The 15 journal articles will serve as a preview of new techniques and methods that have been developed and are used by the National Biomonitoring Program (NBP), which is part of CDC’s Environmental Health Laboratory. The program specializes in measuring toxic substances or their metabolites in human specimens, such as blood or urine. NBP has developed methods to measure about 300 environmental chemicals from 2-3 tubes of blood and a regular urine sample.

In a chemical event, biomonitoring data provides information about the extent of exposure in a given individual and the proportion of a population affected by the exposure. The methods described in the journal will be used to identify people who need treatment, those at risk of developing long-term health effects or delayed health effects, and those who are worried that they may have been exposed to a chemical agent. The methods also will be used to assist in other disciplines like forensics.

“This research is setting the analytical standard and will increase the scientific and public health community’s knowledge about measuring these agents,” said Dr. Bruce A. Goldberger, Ph.D., Editor in chief of the Journal of Analytical Toxicology.

Abstracts for the special issue can be found at http://www.jatox.com/current.htm




Recommendations to Prevent Firefighter Deaths in Training Dives are Offered by NIOSH

Recommendations are made by the National Institute for Occupational Safety and Health (NIOSH) in a new report to prevent the risk of injury, illness, and death in training dives that prepare fire fighters for search, rescue, recovery, and other missions that may entail diving.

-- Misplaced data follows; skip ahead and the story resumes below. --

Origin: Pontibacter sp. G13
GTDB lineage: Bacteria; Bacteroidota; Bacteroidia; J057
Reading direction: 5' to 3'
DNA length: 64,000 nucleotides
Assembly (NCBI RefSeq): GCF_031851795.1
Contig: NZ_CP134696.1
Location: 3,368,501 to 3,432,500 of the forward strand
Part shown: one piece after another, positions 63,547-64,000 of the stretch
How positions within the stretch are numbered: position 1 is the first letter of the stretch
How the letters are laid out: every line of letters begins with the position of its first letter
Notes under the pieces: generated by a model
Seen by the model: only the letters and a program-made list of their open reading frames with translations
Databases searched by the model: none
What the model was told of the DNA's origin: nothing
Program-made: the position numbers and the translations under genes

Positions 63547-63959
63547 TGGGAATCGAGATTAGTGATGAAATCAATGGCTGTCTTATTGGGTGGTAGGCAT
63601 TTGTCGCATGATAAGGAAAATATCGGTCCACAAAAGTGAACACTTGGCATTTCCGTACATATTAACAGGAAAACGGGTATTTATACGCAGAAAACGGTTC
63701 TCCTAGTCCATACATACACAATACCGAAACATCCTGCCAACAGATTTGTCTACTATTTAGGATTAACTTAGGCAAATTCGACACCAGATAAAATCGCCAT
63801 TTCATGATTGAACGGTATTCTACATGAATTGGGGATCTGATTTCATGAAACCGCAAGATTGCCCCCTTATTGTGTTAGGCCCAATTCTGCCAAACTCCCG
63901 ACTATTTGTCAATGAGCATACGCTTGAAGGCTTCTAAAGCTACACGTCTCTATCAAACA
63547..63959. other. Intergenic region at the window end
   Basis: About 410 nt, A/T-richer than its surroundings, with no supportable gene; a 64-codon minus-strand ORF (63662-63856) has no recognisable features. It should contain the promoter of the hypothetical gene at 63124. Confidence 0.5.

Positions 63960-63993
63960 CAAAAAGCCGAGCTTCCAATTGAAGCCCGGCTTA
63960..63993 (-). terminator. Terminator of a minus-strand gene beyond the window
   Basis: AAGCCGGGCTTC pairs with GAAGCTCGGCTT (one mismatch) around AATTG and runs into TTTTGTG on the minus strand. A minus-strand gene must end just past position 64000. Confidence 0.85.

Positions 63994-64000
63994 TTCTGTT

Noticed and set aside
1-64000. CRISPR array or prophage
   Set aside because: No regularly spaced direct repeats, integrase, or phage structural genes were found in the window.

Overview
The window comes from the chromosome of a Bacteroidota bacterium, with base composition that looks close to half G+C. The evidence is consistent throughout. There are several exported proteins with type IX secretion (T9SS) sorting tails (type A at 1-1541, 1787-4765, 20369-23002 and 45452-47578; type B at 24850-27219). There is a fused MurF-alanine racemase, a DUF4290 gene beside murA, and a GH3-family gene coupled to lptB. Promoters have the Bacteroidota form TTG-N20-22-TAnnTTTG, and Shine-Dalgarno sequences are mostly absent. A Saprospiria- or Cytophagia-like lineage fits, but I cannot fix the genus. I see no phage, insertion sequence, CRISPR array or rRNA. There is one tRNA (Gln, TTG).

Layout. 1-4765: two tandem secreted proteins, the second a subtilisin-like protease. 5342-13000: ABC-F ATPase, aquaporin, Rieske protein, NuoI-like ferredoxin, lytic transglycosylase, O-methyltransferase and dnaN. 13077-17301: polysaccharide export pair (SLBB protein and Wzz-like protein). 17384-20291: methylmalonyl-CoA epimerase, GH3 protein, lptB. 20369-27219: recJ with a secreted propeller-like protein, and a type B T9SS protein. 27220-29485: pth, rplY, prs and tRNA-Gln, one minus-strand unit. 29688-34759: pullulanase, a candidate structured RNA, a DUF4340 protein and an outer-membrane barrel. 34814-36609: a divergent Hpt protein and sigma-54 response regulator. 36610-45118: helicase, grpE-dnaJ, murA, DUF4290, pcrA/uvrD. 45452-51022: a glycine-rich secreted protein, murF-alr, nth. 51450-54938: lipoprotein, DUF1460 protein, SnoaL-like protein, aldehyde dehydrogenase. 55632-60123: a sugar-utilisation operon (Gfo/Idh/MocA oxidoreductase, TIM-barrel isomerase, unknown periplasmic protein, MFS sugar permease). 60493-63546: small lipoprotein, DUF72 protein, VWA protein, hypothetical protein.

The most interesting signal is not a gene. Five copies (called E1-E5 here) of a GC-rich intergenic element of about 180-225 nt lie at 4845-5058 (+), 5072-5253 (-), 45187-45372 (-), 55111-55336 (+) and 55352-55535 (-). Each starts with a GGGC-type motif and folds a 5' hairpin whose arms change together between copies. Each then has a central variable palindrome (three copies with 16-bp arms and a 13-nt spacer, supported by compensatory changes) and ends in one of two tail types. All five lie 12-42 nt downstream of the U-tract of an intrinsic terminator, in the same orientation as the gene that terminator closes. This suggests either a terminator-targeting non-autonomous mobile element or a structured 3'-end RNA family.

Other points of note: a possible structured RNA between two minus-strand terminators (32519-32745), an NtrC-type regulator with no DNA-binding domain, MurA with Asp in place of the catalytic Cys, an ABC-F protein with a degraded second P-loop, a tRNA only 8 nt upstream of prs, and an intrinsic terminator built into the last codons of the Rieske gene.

Practical steps can be taken to prevent underwater entanglements, depletion of air supply, panic, and other circumstances that can put firefighters at risk of drowning, decompression sickness, lung collapse or lung damage, and other adverse effects, NIOSH stated.

"From investigations conducted by NIOSH, we know that serious problems can occur in training dives unless proper safeguards are established and followed," said NIOSH Director John Howard, M.D. "The new NIOSH report, the latest in our series of ‘Workplace Solutions’ bulletins, offers effective ways to prevent such risks, based on findings from our case studies."

Among other safety measures, fire departments should set and enforce standard operating procedures for dive training, ensure that instructors are certified to conduct dive training, develop and use pre-dive checklists, ensure that divers maintain communication with each other and with personnel on the surface, ensure that equipment checks are performed on a scheduled basis, and provide divers with refresher training, NIOSH recommended.